Toyota on Tuesday said it would not raise its car prices to help US rivals, breaking with its chairman’s comments a day earlier that voluntary price increases and other steps were in order to help restore health to the US motor industry.
“Our basic stance is that prices are something for the market to determine,” a spokesman told Reuters, adding: “We are not thinking about changing (vehicle) prices in order to help the US auto industry.”
The news agency noted that Japanese brands collectively grabbed a record 30% share of the US auto market last year, and some executives have become more sensitive about how their companies’ success would play out at the political level.
At the annual motor show in Detroit earlier this year, Toyota president Fujio Cho and Honda Motor chief executive Takeo Fukui said Japanese brands’ expansion in the United States should not go unchecked, with Fukui volunteering that the combined share should be kept under 40%, Reuters added.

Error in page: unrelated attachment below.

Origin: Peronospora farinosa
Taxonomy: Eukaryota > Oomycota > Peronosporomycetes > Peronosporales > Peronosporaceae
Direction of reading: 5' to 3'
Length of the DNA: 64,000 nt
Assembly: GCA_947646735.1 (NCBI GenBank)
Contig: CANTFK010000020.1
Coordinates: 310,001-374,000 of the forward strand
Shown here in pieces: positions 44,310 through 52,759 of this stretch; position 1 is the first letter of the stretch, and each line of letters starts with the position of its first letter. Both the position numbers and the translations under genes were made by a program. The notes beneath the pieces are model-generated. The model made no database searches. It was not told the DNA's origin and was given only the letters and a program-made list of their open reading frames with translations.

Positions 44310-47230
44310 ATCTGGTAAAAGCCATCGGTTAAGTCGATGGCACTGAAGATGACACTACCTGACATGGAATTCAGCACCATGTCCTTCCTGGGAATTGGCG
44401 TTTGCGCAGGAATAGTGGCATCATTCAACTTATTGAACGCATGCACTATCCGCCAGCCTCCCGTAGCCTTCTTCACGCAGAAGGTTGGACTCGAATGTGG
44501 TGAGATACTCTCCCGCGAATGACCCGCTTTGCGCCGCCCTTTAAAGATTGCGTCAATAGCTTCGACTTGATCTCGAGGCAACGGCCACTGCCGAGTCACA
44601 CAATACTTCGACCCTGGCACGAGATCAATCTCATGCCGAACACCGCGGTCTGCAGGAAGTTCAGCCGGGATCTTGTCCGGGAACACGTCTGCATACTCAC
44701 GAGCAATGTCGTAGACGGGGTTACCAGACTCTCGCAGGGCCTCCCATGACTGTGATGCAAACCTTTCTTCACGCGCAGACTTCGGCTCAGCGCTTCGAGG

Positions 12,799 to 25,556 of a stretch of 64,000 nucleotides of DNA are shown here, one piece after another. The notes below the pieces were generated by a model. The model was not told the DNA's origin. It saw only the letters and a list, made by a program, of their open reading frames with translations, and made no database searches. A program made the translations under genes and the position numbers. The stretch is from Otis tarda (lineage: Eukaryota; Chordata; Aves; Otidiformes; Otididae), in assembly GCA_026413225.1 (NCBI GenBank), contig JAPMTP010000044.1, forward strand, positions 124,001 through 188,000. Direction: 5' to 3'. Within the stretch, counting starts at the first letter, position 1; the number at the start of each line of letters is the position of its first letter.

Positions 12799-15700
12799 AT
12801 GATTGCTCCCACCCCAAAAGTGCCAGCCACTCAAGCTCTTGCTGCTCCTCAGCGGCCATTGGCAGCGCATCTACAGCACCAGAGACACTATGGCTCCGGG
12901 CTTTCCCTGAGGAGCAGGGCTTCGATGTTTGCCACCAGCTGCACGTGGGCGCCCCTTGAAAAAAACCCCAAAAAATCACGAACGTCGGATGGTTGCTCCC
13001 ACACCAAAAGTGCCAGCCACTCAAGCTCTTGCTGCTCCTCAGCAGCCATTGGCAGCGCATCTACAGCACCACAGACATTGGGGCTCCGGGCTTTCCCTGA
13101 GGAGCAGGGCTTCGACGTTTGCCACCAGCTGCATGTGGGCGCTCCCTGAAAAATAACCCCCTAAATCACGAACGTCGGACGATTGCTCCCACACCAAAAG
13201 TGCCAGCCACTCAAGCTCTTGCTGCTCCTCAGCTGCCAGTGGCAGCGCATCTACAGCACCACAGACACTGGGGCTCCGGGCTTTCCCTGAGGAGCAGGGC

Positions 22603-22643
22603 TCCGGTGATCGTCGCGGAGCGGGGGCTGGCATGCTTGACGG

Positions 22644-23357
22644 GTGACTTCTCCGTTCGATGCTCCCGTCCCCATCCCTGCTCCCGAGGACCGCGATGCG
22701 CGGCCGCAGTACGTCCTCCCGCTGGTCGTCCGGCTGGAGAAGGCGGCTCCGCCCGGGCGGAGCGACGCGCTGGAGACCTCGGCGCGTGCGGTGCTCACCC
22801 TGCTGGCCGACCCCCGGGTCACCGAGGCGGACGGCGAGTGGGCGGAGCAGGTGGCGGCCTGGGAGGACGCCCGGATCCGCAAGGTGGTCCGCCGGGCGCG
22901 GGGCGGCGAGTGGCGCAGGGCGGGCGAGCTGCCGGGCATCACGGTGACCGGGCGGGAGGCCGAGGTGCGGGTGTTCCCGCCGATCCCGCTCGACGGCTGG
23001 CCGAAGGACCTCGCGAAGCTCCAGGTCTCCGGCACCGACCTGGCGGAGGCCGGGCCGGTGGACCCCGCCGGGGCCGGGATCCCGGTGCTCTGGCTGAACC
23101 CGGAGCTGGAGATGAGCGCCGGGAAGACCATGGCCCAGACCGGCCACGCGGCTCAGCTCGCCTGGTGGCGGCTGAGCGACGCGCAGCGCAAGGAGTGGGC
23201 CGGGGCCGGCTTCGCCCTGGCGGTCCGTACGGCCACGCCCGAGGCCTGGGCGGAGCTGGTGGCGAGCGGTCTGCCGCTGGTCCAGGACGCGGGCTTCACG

A top Honda executive reportedly mirrored Toyota’s official stance that raising car prices to help the competition in North America was out of the question.
“I realise that GM, as well as Ford, are suffering financially, but that doesn’t mean you ignore the customer and raise your prices,” he said at a news conference, according to Reuters.